An Independent Monthly Newsmagazine Serving the Community since 1989

ANIMAL NEWS

Dave Harper (right) and friendAnimal Hotline is a nonprofit community service for lost/found pets in Placitas and Bernalillo
P. O. B. 812, Placitas, NM 87043
To report a lost or found animal, Call Dave Harper at 867-6135 or e-mail placitasrealty@earthlink.net

People with pets for adoption or sale should place a Signpost classified ad or consider a $5 donation to the Animal Hotline to run the information in this column. Lost and found listings and doptions for found animals are run in the column for free.

For lost/found pets in Placitas and Bernalillo, call Dave Harper at 867-6135


    LOST

DOG: Miniature Australian shepherd lost on July 8 in Ranchos de Placitas. Black with white and copper trim; white paws and neck. 35 pounds; 17inches tall at shoulders. Docked tail. Was spotted in late July. Reward offered. #1819

CAT: Grey female cat lost from Placitas West on July 30. Gorgeous smoke-grey neutered female. 4 years old, with no marks on her. #1820


    FOUND

DOG: Black male dog found on August 9
in the village of Placitas with broken leg.
#1825



Persistent bear is killed in Moriarty

—LEOTA HARRIMAN
A hungry bear’s long journey ended in her destruction after attempts at relocation failed, according to Marty Frentzel of the state Department of Game and Fish. First caught June 28 near Cedro while raiding bird feeders, the young female black bear was relocated to Mount Taylor.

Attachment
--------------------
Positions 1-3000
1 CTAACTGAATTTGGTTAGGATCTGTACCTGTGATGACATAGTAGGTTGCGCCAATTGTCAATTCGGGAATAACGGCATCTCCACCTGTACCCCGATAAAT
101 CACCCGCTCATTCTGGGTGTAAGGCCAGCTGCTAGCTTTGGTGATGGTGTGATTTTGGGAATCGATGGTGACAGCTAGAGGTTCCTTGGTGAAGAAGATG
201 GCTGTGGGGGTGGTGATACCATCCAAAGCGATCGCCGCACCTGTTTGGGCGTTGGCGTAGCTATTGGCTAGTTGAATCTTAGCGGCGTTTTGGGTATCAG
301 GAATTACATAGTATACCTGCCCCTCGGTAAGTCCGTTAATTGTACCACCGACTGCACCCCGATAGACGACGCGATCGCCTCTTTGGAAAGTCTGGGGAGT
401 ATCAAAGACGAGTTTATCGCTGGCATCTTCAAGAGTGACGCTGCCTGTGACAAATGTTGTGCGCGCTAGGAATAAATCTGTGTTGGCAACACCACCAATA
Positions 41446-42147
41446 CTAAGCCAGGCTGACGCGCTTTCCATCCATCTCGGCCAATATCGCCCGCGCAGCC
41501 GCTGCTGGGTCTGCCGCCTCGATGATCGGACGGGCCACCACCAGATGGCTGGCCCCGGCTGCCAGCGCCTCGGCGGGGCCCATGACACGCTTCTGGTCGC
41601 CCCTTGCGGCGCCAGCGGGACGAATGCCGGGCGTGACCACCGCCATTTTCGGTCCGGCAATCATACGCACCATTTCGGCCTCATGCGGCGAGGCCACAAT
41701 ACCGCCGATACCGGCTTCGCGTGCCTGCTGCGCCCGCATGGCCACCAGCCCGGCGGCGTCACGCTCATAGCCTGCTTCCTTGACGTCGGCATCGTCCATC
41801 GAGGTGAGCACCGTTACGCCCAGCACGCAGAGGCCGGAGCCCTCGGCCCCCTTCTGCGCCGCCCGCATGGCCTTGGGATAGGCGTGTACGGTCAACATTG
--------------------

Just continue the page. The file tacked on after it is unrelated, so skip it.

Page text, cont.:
She made the trek from Mount Taylor to the West Mesa of Albuquerque four days later, where she eluded capture and was caught a second time a few days later in Moriarty and relocated again, this time to the San Pedro Parks Wilderness near Cuba.
The persistent bear then made the 100-plus-mile trek back to Moriarty, where she was caught for the third time and subsequently killed.

“More people living in bear habitat than in the past means more opportunities for bears to get into trouble,” Frentzel said.
Frentzel said the number of calls about bears is highest at this time of year, as the animals spend “twenty-three of twenty-four hours looking for food” in preparation for winter. “Once acorns and other natural foods ripen, there is a reduction in these complaints,” he added.

“Give the bears a break and take down the bird feeders at night,” Frentzel advised. “Keep trash inside at night. Some people think it’s cute to feed bears, but you’re sentencing that bear to death.” A study by Game and Fish a few years ago estimated the number of bears in the state at 5,000 to 6,000.
This article was originally published in The Independent, August 10-16, 2005.

Forest Service employee keeps his cool as five lions approach

—MARK A MADSEN
What would you do if you encountered a mountain lion in the wild? How about five mountain lions? If you're smart, you'll do just what John Montoya, a U.S. Forest Service employee, did August 1 while working in southeastern New Mexico.